One of the last books the late, great Kurt Vonnegut wrote was a collection of essays in which he portrayed a reporter, interviewing the deceased. We listen in on what he found.
[CLIP]: KURT VONNEGUT: This is Kurt Vonnegut, WNYC's reporter on the afterlife. During yesterday's controlled near-death experience, I had the pleasure of speaking–– [END CLIP] BROOKE GLADSTONE: One of the last things Kurt Vonnegut wrote was a collection of essays written from the Pearly Gates, or what he described as "the hundred yards or so of vacant lot between the far end of the blue tunnel and the Pearly Gates."
As he explained it on the radio and in the book, God Bless You, Dr. Kevorkian, Vonnegut would be strapped to a gurney at the lethal injection facility in Huntsville, Texas, rendered by the good doctor mostly, but not altogether, dead and dispatched to interview the famous and not-so-famous deceased, ranging from a bar owner and a teacher, to Isaac Newton, James Earl Ray, William Shakespeare, Hitler.
On the Media has a special affection for this work by the late, great Vonnegut, because, as you heard, he conducted these interviews as a reporter for our producing station, WNYC. [MUSIC UP AND UNDER] [CLIP] KURT VONNEGUT: During what has been almost a year of interviewing completely dead people while only half-dead myself, I asked St. Peter again and again to meet a particular hero of mine. He is my fellow Hoosier, the late Eugene Victor Debs of Terre Haute, Indiana. He was five times the Socialist Party's candidate for President back when this country still had a strong Socialist Party.
And then, guess what? Yesterday afternoon, none other than Eugene Victor Debs, organizer and leader of the first successful strike against a major American industry, the railroads, was waiting for me at the far end of the blue tunnel.
We hadn't met before. This great American died in 1926 at the age of 71, when I was only [LAUGHS] four years old. I thanked him for words of his, which I quote again and again in lectures. "As long as there is a lower class, I am in it. As long as there is a criminal element, I am of it. As long as there is a soul in prison, I am not free."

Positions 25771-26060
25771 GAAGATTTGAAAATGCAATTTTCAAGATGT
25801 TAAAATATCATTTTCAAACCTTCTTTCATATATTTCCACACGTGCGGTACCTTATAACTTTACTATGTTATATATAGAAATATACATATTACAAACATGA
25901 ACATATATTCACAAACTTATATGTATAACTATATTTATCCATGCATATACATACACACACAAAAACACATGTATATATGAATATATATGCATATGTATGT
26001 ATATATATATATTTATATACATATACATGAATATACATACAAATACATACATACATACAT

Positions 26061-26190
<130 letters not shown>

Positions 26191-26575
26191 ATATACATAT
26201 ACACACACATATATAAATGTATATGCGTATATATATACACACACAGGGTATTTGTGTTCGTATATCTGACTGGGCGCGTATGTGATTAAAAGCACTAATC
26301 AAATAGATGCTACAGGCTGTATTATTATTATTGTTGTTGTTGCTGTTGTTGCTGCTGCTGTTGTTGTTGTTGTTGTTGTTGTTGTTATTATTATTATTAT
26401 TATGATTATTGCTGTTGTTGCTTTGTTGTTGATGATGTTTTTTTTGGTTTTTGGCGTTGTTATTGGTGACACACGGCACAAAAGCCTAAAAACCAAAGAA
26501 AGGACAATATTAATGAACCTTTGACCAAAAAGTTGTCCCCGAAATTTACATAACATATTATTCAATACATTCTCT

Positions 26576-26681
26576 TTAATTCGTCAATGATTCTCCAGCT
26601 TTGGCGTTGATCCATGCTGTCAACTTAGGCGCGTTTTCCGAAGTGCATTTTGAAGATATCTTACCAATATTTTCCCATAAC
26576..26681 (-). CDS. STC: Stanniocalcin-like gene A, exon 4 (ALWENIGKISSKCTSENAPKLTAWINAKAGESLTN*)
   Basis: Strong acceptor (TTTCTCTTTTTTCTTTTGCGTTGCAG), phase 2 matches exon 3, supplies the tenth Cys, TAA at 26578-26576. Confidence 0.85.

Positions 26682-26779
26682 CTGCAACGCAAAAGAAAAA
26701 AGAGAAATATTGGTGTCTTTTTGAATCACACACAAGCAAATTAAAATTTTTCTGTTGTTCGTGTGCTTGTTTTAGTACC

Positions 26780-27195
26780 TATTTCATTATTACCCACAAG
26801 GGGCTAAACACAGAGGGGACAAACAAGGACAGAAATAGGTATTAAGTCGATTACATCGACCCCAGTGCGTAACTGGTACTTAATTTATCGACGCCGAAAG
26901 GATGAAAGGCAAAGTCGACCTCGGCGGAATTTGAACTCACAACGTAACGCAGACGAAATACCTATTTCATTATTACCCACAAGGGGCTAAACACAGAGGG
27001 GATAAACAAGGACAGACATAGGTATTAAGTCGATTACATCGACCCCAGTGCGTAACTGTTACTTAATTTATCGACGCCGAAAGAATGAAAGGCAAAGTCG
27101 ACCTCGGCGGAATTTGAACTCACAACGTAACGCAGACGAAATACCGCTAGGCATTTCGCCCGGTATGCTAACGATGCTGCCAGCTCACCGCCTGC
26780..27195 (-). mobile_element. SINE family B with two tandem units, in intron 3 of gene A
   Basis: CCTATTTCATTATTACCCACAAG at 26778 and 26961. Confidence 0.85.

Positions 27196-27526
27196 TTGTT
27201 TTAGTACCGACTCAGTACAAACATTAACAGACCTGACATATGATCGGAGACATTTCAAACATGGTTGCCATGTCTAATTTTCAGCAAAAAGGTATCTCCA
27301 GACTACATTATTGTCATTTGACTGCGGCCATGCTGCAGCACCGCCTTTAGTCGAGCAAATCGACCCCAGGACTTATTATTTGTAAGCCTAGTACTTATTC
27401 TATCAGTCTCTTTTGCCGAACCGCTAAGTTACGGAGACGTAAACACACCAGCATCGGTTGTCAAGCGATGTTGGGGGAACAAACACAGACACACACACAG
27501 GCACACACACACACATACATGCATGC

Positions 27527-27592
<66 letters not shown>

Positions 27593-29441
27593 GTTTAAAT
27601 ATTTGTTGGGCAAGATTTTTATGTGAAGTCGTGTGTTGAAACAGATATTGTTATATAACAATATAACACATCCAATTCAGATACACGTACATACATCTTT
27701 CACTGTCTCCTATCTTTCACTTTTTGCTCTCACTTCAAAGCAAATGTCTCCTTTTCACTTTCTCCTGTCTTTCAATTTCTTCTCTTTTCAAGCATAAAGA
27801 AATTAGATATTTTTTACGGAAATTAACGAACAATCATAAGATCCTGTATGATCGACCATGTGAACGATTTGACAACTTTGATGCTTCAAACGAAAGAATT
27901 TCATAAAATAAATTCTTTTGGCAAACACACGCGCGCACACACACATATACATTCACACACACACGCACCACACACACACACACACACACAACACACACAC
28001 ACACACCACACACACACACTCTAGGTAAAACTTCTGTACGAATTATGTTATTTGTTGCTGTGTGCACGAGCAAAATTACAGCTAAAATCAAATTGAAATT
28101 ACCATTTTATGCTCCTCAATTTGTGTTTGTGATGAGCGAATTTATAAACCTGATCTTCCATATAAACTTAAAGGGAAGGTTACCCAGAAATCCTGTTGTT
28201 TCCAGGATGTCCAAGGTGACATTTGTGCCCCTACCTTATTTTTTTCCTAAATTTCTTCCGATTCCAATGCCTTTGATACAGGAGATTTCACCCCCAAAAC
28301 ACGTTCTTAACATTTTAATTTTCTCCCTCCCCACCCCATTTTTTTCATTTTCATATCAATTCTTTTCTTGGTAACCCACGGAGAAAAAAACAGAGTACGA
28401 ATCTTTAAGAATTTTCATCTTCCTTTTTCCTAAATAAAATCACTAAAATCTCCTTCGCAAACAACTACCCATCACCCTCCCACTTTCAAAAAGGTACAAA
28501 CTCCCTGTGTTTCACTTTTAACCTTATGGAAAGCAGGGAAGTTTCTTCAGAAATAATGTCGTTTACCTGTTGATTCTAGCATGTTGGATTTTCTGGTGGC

He asked me how those words were received here on Earth in America nowadays. I said they were ridiculed. People snicker and snort, I said. He asked what our fastest-growing industry was. The building of prisons, I said. What a shame, he said.
And then he asked me, how is the Sermon on the Mount going over these days? And then he spread his wings and he flew away. [MUSIC UP AND UNDER] BROOKE GLADSTONE: "I say in speeches," Vonnegut said, "that a plausible mission of artists is to make people appreciate being alive, at least a little bit. I am then asked if I know of any artists who pulled that off. I reply, 'The Beatles did.'" Well, obviously, not just the Beatles. [END OF CLIP] [MUSIC UP AND UNDER] BOB GARFIELD: That's it for this week’s show. On the Media is produced by Megan Ryan, Tony Field, Jamie York and Mike Vuolo, and edited – by Brooke. Dylan Keefe is our technical director and Jennifer Munson our engineer. We had help from Christopher Worth, Peter Garner and Andy Lanset. Our webmaster is Amy Pearl. BROOKE GLADSTONE: Katya Rogers is our senior producer and John Keefe our executive producer. Bassist/composer Ben Allison wrote our theme. You can listen to the program and find free transcripts, MP3 downloads and our podcast at onthemedia.org and email us at firstname.lastname@example.org. This is On the Media from WNYC. I'm Brooke Gladstone. BOB GARFIELD: And I'm Bob Garfield.
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